China's telecom carriers dig deep into their pockets to play a pioneering role in game-changing technology
In 2003, when Huawei Technologies Co, then known more as a manufacturer of telecom equipment like switches, and base stations, decided to set up a mobile phones department, China was still using 2G, or the second-generation wireless technology.
Back then, only a fraction of consumers could use cellular phones to surf the internet. And it took them about five seconds or longer to open a web page.
Sixteen years on, Huawei is the world's second-largest smartphone maker. Its 5G-enabled handsets can download heavy data files - say, a 1 GB movie - in seconds. That's just a glimpse of the commercial possibilities in the 5G era, which China kicked off in June.
From a virtual non-entity in the global mobile phones market to a world-renowned company, Huawei's rise has been meteoric, and it coincided with the development of China's telecommunications industry.
Huawei, however, is just one of the many Chinese telecom companies that have thrived on the global stage in recent years, helping the country to transform from a follower during the period of 2G and 3G to a pioneer in the 5G era.
Xiang Ligang, director-general of the Information Consumption Alliance, a telecom industry association, and a keen observer of the telecom sector for nearly two decades, said: "Chinese telecom companies have made big strides in their innovation capabilities, through their consistent and heavy input into research and development. They have strong willingness to pioneer cutting-edge applications."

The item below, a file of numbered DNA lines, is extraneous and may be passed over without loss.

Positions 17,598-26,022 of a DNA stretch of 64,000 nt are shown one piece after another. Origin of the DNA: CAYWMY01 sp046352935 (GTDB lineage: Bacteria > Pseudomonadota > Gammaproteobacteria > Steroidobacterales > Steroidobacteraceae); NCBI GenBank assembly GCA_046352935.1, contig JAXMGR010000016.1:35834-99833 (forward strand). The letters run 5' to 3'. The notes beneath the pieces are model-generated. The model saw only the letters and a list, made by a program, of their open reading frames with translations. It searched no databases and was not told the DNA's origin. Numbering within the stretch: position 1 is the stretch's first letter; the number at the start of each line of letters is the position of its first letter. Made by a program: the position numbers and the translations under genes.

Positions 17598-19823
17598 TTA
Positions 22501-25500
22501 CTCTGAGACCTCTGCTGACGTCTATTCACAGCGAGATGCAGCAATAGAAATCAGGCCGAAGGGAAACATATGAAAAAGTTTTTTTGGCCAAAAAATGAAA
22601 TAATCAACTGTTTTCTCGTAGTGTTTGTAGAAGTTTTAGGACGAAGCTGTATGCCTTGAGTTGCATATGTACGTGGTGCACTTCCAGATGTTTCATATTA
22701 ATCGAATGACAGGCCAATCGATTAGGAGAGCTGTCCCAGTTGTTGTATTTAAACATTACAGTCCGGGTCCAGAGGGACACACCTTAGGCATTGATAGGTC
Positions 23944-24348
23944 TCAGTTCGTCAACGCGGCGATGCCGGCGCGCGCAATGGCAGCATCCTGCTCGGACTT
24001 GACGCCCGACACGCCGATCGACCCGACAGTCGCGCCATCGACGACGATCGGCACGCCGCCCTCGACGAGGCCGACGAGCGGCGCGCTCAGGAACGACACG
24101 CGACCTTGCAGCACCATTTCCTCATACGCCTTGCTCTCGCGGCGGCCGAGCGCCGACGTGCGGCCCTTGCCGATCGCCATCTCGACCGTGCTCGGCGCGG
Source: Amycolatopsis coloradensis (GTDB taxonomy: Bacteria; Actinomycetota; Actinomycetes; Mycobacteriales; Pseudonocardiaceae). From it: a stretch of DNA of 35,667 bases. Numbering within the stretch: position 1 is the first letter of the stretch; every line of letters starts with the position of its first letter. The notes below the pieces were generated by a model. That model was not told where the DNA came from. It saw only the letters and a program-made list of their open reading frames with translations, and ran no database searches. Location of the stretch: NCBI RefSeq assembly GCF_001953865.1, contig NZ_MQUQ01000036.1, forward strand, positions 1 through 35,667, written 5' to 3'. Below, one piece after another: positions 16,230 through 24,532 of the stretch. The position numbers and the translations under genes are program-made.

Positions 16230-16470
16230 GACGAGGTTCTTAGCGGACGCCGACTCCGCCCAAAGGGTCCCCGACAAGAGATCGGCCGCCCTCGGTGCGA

Four of the world's top six smartphone makers - Huawei, Xiaomi, Oppo and Vivo - are Chinese. In 2018, the country produced 1.8 billion smartphones, accounting for 90 percent of global production, data from the Ministry of Industry and Information Technology showed.
Their decades of efforts have helped nurture the world's largest online population in a single nation - the 854 million strong Chinese netizens (as of June). That is more than the combined population of European countries. More importantly, more than 99 per cent of netizens in China surf the internet through smartphones.
Wu Jichuan, 82, a former head of the former Ministry of Posts and Telecommunications, said handsets are becoming almost omnipresent in the country. They can help users do almost everything from buying movie tickets, booking hospital or clinic appointments to ordering meals.
"That was in sharp contrast to 1980s when mobile communication services were first brought to China. Back then, only successful Chinese businesspeople were able to use brick-sized, palm-filling mobile phones," Wu recalled.
Such phones, however, were capable of just two functions: making and receiving calls. Yet, they were luxury products of the time. A handset could cost as much as about 20,000 yuan ($2,798). Consumers had to pay an extra fee of 6,000 yuan to sign up for the telecom network services. Calls cost 5 jiao a minute. In comparison, the average salary of ordinary people was no more than 100 yuan a month, Wu said.